Surgical treatment of acute 5th metatarsal bone fractures brings much better and faster results of recovery compared to conservative treatment (Bernstein et al., 2018; Hong et al., 2018; Japjec et al., 2015). Such a guideline is included in almost every fracture treatment protocol regarding athletes’ convalescence (Japjec et al., 2015). The results presented in our paper confirm this observation. Although there were no significant differences in the time between surgery and RTP in the two groups, there was a more frequent refracture and nonunion bone in conservative treatment patients. About 30% of the study group who underwent conservative treatment in the past experienced a refracture. After surgical treatment, only one refracture was reported (due to an opponent's foul). A higher recurrence rate in the group with conservative treatment, especially athletes, has also been reported in other studies (Wu et al., 2018; Yates et al., 2015). Another problem is the nonunion bone rate, which ranges from 11 to 50% considering conservative treatment (Yates et al., 2015; Valkier et al., 2020). Our study presents four cases (19%) of a nonunion bone after conservative treatment and no such a case after surgical treatment. The average time to RTP after a 5th metatarsal fracture is approximately 9 weeks (Pecina et al., 2011), which was also confirmed in our study. Premature weight bearing on the limb can lead to delayed bone unification and other complications. Miller et al. (2019) showed that players who returned to the game after less than 8 weeks after the injury did not reach full bone union on the radiological imaging. In our analysis we included two cases with shorter RTP time, i.e., 6 weeks, however, no side effects occurred. The lack of statistical correlation between the fracture and age, weight and height may be due to the homogeneity of the group. All patients were professional players, similar in age and body measurements.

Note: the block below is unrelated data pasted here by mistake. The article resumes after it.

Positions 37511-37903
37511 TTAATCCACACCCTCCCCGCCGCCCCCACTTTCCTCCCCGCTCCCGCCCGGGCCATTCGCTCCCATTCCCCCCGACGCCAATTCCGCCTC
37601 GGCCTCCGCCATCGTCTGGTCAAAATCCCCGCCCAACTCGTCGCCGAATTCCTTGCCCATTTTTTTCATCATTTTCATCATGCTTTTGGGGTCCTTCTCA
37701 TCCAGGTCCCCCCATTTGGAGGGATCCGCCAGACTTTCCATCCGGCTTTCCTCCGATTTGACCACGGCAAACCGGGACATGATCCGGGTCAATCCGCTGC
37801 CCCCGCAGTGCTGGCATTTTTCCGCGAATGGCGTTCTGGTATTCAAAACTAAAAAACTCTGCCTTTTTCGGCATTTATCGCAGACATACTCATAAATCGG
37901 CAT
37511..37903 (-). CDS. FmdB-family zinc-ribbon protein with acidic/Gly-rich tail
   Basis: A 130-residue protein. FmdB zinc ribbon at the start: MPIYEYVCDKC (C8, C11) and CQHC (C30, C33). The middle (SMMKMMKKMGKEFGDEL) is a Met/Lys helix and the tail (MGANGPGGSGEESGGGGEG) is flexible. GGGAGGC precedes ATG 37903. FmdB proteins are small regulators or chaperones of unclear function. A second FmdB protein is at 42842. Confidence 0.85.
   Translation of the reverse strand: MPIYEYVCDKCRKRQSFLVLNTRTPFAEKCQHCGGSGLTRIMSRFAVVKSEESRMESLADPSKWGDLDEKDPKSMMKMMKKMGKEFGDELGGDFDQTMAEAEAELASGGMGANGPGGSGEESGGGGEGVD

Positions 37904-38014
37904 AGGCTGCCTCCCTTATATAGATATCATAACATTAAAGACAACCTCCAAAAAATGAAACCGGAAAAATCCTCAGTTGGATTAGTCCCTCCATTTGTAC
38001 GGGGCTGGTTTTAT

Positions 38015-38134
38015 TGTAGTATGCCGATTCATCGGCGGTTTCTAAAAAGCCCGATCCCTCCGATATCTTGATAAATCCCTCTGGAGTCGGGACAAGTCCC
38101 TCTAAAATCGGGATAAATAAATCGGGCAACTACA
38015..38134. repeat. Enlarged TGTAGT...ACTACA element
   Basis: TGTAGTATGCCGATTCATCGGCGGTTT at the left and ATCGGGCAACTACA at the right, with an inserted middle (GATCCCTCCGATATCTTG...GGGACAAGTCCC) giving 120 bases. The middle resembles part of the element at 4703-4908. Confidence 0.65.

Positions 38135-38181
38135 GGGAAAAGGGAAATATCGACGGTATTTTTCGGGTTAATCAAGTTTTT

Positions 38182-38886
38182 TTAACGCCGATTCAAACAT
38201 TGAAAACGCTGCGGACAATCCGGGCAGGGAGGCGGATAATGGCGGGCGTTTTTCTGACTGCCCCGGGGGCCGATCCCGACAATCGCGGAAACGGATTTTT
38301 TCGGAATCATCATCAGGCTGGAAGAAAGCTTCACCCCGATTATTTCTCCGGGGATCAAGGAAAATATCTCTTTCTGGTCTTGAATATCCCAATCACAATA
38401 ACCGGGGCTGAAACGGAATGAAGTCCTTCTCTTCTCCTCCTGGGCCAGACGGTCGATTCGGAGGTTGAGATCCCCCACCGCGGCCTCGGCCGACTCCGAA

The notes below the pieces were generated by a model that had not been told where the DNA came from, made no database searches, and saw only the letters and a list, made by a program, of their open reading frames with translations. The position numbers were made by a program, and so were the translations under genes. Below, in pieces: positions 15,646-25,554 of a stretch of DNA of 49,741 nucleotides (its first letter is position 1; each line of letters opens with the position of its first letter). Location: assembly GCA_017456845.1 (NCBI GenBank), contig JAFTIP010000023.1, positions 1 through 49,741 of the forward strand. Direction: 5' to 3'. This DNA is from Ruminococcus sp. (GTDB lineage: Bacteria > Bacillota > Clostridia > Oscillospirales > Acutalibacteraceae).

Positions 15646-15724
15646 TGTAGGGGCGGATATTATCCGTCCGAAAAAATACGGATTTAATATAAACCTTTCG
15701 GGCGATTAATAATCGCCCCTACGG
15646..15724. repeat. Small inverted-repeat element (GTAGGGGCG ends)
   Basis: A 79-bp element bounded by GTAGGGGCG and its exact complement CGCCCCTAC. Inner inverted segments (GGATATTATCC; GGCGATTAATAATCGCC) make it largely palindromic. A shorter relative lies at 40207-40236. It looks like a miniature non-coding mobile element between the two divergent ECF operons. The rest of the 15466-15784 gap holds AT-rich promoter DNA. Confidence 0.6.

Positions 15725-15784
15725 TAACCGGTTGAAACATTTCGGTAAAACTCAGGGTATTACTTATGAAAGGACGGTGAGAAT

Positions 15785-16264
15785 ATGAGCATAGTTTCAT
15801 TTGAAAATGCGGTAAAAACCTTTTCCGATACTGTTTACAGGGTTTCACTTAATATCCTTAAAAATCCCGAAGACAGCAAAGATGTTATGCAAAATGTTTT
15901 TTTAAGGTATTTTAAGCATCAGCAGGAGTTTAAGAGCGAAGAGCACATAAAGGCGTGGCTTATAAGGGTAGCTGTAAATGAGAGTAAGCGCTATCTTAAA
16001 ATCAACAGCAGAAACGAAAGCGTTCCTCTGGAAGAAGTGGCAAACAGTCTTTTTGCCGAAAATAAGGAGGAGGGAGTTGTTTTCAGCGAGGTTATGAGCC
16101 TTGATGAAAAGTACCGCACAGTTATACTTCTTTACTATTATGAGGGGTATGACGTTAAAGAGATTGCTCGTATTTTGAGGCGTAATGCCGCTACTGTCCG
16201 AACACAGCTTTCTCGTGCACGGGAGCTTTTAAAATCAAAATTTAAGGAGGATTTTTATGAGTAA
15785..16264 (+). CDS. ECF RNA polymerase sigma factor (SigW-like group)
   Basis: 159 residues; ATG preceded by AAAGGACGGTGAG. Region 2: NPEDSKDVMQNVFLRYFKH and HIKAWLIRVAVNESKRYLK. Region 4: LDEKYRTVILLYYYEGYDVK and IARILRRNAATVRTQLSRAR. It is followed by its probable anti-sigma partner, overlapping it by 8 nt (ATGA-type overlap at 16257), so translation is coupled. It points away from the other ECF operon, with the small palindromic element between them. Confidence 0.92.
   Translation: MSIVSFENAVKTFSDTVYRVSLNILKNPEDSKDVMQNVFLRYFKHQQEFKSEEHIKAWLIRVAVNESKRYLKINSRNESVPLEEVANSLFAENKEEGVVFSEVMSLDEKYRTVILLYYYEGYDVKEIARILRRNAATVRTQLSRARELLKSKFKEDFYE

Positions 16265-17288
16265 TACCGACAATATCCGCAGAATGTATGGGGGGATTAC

The goal of surgical treatment is anatomical reconstruction of the bone structure, which allows for the correct distribution of influencing forces and the adequate biomechanics of the entire foot to be restored (Kadar et al., 2015). While deciding for surgical treatment, the doctor has a choice between several techniques. These include, among others: intramedullary screw fixation, plate fixation and fixation with Kirschner wire (Baumfeld et al., 2015; Huh et al., 2015). The role of the fixation is to guarantee the stability of the broken bone fragments such that distribution of mechanical stress does not induce deformation in the unification area (Porter et al., 2009). The most commonly used method of fixation is intramedullary screw placement under X-ray control from the proximal side of the 5th metatarsal bone towards the lateral part. This technique enables the recovery of the patient’s gait and ability to run within a few weeks after the fixation (Bernstein et al., 2018; Duplantier et al., 2018). A less common solution is a method using Kirschner wire alone, which is the least invasive technique, but at the same time seems to be insufficiently stable, especially in professional athletes (Zwitser and Breederveld, 2010). A plate fixation is characterized by very good endurance and functional performance (Duplantier et al., 2018; Xie et al., 2017). Unfortunately, it is burdened with drawbacks such as a relatively large surgical wound (compared to other methods), the related complications of wound infections and discomfort caused by protruding elements of the plate and screws (Xie et al., 2017). The natural evolution of operational methods from more invasive and less stable to barely invasive and more stable was confirmed by recent reports describing the F.E.R.I. (5th metatarsal, Extra-portal, Rigid, Innovative). It is a synthesis of a stable intramedullary anastomosis with a safe margin of its dynamization. This method seems very promising, yet requires further confirmation of its effectiveness in clinical trials (D'Hooghe et al., 2019). In sports practice, the highest priorities are permanent fusion and comfort of the player's daily function. It is important that the material does not widen the foot contour, which could cause the injured site to become tender while having sports shoes on. Hence, most methods rely on intramedullary fracture fixation (Huh et al., 2016) as it seems to be the optimal choice among the available methods (Japjec et al., 2015). External fixation methods in the form of plate or suture cerclage are not very common due to mechanical discomfort (Huh et al., 2016; Mofidi et al., 2009; Sarimo et al., 2006), especially during dynamic activity (Granata et al., 2015; Lee et al., 2011).